World of Weeds - Toothed spurge

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Some Extension clients reached out during late summer and early fall with questions about toothed spurge (Euphorbia dentata) in their fields. This unique plant is in the spurge family (Euphorbiaceae), the same family as the invasive leafy spurge and poinsettias. The plant is sometimes called green poinsettia or summer poinsettia. The common name ‘spurge’ is believed to come from the Latin for ‘purge,’ referring to the ill effects plants in the family have on digestive systems. Plants in the spurge family produce a milky sap when any plant part is broken. The sap can irritate the skin and eyes.


Toothed spurge is a summer annual plant distributed across the United States from New York to Arizona. It is believed to be native to the United States. It is typically found in pastures, hayfields, roadsides, and other non-crop areas. It can be found in both wet and dry sites.


Toothed spurge grows upright and reaches heights between 8 and 24 inches. The round stem is hairy and can be reddish when growing in bright light.

Leaves are oppositely arranged (Figure 1). They are lanceolate and approximately 1/2 to 3 inches long with toothed margins. They usually have hairs and often have one or more dark red spots on the upper surface, especially with age (Figure 2). Lower leaves may sometimes be alternately arranged. Leaves at the ends of stems near the flowers often appear whorled.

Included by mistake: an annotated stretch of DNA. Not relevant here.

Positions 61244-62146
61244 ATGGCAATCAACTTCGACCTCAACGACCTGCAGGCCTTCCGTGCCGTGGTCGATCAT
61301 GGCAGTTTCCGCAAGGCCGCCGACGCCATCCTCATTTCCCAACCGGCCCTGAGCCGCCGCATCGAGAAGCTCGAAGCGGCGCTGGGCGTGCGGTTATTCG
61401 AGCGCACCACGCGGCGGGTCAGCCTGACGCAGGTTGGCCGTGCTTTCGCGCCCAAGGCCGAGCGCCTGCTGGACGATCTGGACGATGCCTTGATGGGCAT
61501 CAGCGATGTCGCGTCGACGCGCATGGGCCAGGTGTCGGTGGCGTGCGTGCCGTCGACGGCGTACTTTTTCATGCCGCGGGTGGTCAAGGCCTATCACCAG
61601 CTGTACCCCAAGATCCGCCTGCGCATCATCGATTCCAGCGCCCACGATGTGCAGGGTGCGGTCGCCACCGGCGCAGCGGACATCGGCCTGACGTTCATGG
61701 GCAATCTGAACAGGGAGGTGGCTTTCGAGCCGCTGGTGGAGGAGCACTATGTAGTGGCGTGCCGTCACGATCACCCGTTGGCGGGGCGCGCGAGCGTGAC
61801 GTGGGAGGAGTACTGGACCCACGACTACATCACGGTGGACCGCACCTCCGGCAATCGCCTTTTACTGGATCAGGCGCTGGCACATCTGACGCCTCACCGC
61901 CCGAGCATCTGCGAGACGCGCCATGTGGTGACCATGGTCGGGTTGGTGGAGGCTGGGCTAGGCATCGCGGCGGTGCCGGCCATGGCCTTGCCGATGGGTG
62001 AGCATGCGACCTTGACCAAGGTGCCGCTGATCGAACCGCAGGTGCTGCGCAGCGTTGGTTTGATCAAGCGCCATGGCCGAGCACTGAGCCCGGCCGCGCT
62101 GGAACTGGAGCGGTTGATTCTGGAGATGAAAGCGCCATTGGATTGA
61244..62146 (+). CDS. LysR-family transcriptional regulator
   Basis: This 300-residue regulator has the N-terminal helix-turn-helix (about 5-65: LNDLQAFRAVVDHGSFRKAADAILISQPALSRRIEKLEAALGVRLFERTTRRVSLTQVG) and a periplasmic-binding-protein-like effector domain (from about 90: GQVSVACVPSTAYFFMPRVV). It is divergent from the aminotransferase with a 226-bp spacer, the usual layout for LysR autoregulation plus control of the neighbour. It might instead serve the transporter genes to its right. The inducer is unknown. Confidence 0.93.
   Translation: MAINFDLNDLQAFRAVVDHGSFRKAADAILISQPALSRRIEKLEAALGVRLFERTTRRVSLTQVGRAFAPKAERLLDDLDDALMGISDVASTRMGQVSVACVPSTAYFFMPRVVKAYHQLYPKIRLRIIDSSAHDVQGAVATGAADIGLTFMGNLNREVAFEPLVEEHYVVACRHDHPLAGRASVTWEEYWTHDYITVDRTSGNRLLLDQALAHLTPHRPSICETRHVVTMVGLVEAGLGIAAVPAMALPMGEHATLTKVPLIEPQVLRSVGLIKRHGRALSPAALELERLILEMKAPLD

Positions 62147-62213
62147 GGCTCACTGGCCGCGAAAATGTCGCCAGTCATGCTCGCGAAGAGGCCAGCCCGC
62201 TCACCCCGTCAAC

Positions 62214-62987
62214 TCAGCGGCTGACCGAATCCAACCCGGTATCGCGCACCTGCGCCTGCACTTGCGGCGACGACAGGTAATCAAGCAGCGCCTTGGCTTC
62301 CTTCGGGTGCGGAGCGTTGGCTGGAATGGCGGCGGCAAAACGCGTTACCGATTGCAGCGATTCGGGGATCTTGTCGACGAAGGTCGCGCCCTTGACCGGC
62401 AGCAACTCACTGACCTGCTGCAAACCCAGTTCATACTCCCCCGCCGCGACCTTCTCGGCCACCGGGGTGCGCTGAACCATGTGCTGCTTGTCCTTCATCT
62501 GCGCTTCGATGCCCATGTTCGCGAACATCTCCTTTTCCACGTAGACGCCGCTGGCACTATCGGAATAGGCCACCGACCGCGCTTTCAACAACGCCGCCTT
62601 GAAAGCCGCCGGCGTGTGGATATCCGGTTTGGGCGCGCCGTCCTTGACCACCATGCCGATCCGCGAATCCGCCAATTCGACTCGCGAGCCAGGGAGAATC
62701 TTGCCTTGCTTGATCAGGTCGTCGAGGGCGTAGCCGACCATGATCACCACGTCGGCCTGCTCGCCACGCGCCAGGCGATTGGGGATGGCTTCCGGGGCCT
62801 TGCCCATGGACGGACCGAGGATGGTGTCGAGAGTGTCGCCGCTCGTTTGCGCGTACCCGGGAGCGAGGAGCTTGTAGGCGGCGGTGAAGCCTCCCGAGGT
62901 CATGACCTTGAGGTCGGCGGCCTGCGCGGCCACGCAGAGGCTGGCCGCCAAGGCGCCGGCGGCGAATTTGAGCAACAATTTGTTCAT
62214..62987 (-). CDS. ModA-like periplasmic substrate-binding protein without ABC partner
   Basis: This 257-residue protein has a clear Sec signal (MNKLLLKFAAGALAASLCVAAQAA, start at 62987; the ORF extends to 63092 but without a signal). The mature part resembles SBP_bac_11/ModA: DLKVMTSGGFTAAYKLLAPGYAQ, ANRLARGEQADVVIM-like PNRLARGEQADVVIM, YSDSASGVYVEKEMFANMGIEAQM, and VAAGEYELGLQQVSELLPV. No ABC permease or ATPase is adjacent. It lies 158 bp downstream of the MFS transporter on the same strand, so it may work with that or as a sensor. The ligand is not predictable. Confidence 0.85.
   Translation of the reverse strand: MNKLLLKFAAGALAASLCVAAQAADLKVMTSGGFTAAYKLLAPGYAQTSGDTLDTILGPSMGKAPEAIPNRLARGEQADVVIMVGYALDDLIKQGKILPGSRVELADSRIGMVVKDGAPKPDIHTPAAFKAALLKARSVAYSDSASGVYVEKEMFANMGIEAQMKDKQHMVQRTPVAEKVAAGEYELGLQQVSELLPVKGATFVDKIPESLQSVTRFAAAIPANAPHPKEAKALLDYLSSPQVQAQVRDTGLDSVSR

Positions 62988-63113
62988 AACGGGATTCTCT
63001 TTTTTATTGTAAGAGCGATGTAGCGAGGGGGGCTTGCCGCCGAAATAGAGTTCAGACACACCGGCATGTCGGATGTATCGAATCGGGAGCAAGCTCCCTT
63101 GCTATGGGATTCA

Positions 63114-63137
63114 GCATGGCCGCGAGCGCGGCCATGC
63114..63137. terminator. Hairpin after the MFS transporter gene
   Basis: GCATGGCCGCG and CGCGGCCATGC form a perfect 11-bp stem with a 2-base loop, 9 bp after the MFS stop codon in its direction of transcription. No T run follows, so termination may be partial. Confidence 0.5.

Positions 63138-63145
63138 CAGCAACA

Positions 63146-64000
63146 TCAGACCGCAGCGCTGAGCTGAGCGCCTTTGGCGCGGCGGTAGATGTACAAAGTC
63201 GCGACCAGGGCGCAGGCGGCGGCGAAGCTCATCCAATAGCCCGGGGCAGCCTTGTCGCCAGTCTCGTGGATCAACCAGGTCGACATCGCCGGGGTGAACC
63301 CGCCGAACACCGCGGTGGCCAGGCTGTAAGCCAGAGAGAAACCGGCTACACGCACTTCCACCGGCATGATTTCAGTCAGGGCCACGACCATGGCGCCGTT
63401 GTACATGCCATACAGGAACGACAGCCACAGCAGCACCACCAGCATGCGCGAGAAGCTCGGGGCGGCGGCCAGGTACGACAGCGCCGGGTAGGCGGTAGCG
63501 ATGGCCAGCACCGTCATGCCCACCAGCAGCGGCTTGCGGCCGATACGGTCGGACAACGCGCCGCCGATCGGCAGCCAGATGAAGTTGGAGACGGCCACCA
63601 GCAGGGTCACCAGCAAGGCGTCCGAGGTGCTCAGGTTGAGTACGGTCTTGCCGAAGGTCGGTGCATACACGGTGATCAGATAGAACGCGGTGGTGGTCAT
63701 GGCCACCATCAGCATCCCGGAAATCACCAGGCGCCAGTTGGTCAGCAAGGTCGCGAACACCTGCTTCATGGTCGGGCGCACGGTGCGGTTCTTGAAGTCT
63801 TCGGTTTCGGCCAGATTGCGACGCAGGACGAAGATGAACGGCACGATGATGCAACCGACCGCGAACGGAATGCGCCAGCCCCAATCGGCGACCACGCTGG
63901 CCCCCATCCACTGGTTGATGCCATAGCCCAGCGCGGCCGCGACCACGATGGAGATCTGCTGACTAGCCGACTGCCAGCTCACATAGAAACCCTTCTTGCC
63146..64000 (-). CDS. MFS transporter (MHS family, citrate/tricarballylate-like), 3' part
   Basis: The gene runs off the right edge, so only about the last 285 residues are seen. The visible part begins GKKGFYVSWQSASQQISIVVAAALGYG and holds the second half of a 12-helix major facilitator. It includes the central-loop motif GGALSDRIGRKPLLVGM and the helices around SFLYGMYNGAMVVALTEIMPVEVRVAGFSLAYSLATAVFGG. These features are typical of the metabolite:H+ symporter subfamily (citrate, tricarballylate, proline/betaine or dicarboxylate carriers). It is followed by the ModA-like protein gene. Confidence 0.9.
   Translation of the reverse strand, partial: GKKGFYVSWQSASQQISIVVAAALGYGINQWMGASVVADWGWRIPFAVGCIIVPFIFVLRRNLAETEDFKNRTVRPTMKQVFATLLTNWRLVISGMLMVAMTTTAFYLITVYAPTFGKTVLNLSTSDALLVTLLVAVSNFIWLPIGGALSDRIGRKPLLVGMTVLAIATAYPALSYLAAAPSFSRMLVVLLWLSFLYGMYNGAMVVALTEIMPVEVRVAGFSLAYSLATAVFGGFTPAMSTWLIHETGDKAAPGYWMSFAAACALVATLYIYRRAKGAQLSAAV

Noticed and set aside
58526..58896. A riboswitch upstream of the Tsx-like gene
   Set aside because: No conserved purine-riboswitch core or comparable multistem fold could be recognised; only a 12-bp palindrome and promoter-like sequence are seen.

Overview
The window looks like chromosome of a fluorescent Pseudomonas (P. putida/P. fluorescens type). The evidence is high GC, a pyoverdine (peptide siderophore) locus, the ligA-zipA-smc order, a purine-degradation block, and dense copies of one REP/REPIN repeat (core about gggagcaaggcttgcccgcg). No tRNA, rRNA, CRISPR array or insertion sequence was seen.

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Figure 1. Red spots on lanceolate leaves surrounding light green fruits. Photo by Kevin Bradley, University of Missouri.


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Figure 2. Toothed spurge seedling. Image by Phil Westra, from

Inconspicuous, white/yellow flowers without petals are found in clusters at the ends of branches. Three seeds form in a smooth, yellowish-green capsule. Seeds are dark brown/black ovals about 1/8 inch long.


There is some evidence that toothed spurge is more prominent in tilled fields than in no-till fields. It is relatively tolerant of glyphosate and Group 15 herbicides like S-metolachlor (Dual, others), acetochlor (Harness, others), and dimethenamid-P (Outlook). However, dicamba, atrazine, metribuzin, and flumioxazin (Valor, others) will control this weed.


The use of trade names is for clarity to readers and does not imply endorsement of a particular product, nor does exclusion imply non-approval. Always consult the herbicide label for the most current use requirements.



Sarah Lancaster, Extension Weed Management Specialist


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